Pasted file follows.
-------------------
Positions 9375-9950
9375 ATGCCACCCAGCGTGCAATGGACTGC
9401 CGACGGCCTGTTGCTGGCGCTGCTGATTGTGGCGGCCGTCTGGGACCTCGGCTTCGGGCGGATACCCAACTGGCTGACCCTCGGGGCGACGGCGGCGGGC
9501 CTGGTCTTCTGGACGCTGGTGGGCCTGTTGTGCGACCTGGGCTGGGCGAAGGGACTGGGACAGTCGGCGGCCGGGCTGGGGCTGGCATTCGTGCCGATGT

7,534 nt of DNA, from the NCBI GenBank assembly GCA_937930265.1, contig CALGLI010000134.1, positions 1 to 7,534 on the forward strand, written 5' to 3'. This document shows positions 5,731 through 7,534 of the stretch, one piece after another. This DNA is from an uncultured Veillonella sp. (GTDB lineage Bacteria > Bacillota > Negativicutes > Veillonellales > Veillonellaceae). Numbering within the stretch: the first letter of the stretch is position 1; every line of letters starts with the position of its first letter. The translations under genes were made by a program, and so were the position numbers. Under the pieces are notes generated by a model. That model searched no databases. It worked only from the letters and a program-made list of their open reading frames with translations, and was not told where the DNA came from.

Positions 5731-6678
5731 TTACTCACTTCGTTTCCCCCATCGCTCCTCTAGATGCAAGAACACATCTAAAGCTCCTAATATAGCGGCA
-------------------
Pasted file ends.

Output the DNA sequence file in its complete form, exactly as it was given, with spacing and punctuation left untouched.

Positions 9375-9950
9375 ATGCCACCCAGCGTGCAATGGACTGC
9401 CGACGGCCTGTTGCTGGCGCTGCTGATTGTGGCGGCCGTCTGGGACCTCGGCTTCGGGCGGATACCCAACTGGCTGACCCTCGGGGCGACGGCGGCGGGC
9501 CTGGTCTTCTGGACGCTGGTGGGCCTGTTGTGCGACCTGGGCTGGGCGAAGGGACTGGGACAGTCGGCGGCCGGGCTGGGGCTGGCATTCGTGCCGATGT

7,534 nt of DNA, from the NCBI GenBank assembly GCA_937930265.1, contig CALGLI010000134.1, positions 1 to 7,534 on the forward strand, written 5' to 3'. This document shows positions 5,731 through 7,534 of the stretch, one piece after another. This DNA is from an uncultured Veillonella sp. (GTDB lineage Bacteria > Bacillota > Negativicutes > Veillonellales > Veillonellaceae). Numbering within the stretch: the first letter of the stretch is position 1; every line of letters starts with the position of its first letter. The translations under genes were made by a program, and so were the position numbers. Under the pieces are notes generated by a model. That model searched no databases. It worked only from the letters and a program-made list of their open reading frames with translations, and was not told where the DNA came from.

Positions 5731-6678
5731 TTACTCACTTCGTTTCCCCCATCGCTCCTCTAGATGCAAGAACACATCTAAAGCTCCTAATATAGCGGCA